If you have PHP scripts that need to be able to run via the web server as Apache and also be runnable directly on the command line then you may run into permissions issues, especially if those scripts are doing anything with files.
The scenario is that you run the script via the webserver and all of the files etc that are created are owned by Apache. Then you try to run on the command line and the script cannot run because it does not have permission to access Apache’s files. The opposite scenario is also true.
There are a few possible solutions to this but the most elegant and simple is to do the follwing.
Assuming you are running Centos, you first of all need to set Apache to run with a umask of 002. This means that files it creates will have read/write permissions for the Apache group as well as the Apache user.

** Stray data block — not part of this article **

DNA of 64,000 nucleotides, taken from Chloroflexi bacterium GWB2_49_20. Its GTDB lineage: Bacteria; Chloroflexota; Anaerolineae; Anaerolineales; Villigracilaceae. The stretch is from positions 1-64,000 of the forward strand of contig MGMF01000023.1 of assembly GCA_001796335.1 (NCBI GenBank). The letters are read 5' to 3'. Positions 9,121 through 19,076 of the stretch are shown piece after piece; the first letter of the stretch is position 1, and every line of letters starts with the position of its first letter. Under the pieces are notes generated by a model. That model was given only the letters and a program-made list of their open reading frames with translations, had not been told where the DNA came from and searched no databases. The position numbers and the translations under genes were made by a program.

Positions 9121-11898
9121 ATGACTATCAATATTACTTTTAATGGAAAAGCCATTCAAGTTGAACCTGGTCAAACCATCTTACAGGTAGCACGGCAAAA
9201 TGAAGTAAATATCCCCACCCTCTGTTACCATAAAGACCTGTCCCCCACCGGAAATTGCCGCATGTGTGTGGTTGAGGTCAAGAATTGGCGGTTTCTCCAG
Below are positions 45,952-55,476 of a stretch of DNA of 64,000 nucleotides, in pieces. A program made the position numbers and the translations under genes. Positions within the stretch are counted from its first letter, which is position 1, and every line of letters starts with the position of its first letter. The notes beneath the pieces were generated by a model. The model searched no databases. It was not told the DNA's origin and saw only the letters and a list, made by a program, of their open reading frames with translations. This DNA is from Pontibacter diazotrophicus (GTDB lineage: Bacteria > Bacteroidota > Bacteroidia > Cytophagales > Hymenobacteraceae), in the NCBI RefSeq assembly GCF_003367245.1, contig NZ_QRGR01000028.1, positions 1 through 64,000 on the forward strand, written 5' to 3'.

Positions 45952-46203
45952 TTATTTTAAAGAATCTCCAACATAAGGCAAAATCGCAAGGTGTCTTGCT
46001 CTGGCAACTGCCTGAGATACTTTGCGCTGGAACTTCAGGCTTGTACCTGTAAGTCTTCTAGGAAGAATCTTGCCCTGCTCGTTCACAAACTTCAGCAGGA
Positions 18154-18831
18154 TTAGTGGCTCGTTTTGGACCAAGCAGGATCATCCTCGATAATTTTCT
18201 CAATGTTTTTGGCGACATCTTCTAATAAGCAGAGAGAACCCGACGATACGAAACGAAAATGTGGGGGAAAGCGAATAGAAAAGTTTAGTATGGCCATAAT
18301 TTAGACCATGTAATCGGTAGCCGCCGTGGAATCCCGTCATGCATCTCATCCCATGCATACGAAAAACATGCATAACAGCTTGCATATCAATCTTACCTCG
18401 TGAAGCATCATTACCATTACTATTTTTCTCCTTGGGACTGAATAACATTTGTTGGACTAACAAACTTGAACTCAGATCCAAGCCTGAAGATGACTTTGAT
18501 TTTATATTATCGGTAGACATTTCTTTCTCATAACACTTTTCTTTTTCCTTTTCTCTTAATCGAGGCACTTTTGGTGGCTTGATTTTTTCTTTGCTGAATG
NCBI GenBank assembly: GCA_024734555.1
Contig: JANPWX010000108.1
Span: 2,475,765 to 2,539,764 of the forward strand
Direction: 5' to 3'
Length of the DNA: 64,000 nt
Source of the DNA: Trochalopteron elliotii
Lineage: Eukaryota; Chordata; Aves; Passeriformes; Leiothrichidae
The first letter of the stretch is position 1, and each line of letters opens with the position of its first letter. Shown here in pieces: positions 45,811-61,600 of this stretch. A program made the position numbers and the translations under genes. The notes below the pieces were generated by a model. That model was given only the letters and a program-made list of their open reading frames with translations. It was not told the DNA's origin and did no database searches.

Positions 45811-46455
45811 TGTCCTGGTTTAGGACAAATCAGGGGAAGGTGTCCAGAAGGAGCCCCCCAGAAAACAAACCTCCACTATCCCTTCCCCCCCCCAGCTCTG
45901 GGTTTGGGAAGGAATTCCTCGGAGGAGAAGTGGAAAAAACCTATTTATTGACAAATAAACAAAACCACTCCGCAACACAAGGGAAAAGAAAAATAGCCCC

To do this, simply add a line to the file /etc/sysconfig/httpd. You can do this in one command like this:
echo "umask 002" >> /etc/sysconfig/httpd
Then you need to restart Apache to apply this.
service httpd restart
You then need to add your shell user to the apache group. To do this you need to do the following:
Then find the line with your shell user and at the end add a comma and the word apache. This will add that user to the apache group along with it’s own group.
You will get a prompt to also edit etc/shadow. Agree to this and repeat the process.
You will then need to log out and log back in to apply those changes and that should resolve your permissions issues for good.